Of course, the state is not a cognitive entity interested in self-preservation, but the countless individuals who receive benefits from its coercive power certainly have a common interest in its expansion. Democratic governments must serve countless special interest groups, among which public school employees are both numerous and well-organized. Indeed, the maintenance of political influence is one of the biggest success stories of government schools—in areas of academic achievement, discipline, and student safety, they are demonstrable failures.
Public school administrators and teachers are faced with an exodus of kindergarten-age students into private schools and home schools. From 1979 to 1997, the percentage of kindergarten students in private schools increased from 13.9 to 16.8 percent, despite dramatic increases in constant-dollar tuition over that period. This does not include departures for home schools, which have boomed in the last 10 years.
In order to maintain enrollment, government schools are tapping into the pool of younger children. In its 2001–2002 resolutions, the National Education Association supported “early childhood education programs in the public schools for children from birth through age 8.” Though the NEA did not state that these programs should be mandatory for infants or toddlers, it did maintain that all-day, every-day kindergarten should be compulsory for 5-year-olds.
Yet mandatory schooling of ever younger children is not the answer to failing public education. If anything, it is counterproductive. Recent results from the National Assessment of Educational Progress (NAEP) indicate that taking children into the system early does not help. As the National Center for Home Education noted, “children from states that have low compulsory attendance ages (5–6) did not score any higher than children from the other states, and in some subjects their average was actually lower.”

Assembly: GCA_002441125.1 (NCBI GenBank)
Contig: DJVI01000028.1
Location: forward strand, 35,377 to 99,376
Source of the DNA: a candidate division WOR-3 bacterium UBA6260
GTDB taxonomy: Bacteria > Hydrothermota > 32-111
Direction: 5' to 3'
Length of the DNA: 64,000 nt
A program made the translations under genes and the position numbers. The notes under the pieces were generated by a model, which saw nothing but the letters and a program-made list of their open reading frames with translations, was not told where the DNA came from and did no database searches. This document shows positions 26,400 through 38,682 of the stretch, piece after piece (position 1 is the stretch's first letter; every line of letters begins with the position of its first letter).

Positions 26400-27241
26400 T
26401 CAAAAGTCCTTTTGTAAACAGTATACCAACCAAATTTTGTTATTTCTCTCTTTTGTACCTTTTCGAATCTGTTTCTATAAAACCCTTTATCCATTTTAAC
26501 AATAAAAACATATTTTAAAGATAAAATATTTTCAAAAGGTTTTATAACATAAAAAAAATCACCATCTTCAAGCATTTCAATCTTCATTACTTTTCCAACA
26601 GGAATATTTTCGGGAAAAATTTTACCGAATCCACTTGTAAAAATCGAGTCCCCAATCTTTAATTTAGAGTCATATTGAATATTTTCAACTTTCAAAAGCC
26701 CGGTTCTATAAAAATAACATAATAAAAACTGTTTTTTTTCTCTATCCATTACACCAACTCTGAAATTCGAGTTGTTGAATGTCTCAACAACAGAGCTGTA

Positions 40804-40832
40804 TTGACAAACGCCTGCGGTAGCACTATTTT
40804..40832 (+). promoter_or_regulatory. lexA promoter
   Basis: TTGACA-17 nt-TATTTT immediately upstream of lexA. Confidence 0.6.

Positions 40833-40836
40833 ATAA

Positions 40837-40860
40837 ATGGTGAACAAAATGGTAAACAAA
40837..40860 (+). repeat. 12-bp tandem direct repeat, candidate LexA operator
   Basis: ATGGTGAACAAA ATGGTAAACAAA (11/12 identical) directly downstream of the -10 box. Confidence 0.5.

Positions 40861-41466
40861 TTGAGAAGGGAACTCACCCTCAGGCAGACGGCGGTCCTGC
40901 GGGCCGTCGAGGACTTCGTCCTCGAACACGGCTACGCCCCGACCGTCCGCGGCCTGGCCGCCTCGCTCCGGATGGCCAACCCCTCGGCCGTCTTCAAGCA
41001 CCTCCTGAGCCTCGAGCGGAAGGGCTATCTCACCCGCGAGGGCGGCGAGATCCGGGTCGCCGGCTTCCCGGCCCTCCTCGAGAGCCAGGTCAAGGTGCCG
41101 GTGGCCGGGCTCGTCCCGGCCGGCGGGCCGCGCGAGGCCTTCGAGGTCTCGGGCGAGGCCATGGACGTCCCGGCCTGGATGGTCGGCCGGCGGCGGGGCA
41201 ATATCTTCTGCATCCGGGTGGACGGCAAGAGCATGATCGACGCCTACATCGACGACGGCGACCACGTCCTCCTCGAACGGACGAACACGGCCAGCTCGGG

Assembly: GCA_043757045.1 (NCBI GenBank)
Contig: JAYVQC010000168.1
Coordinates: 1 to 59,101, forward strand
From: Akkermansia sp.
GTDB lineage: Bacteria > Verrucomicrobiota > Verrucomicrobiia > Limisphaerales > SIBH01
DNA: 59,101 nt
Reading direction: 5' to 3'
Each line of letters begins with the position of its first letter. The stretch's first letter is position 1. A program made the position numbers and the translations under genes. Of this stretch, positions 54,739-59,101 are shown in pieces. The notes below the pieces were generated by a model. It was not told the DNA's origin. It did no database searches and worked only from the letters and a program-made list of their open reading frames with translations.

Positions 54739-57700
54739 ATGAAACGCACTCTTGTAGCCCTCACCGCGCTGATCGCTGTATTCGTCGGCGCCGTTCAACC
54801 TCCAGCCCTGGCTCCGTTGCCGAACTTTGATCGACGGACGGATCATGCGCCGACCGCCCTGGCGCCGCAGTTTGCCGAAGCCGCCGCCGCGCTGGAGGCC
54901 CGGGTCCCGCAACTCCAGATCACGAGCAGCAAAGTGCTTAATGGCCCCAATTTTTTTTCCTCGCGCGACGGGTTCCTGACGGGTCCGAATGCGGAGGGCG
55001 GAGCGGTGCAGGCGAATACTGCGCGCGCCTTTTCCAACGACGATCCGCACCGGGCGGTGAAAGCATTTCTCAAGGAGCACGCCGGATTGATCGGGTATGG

Two recent international studies, the Third International Mathematics and Science Study (TIMSS) of 1999 and the Program for International Student Assessment (PISA) of 2000, showed that mandating school at a very young age did not significantly improve subsequent academic performance. Finland, in fact, ranked consistently high in all subjects in spite of the fact that the country does not require school attendance until age seven. Neighboring Sweden, which provides its citizens with one of the most extensive tax-funded early childhood education systems in Europe, earned only an average ranking on the PISA study.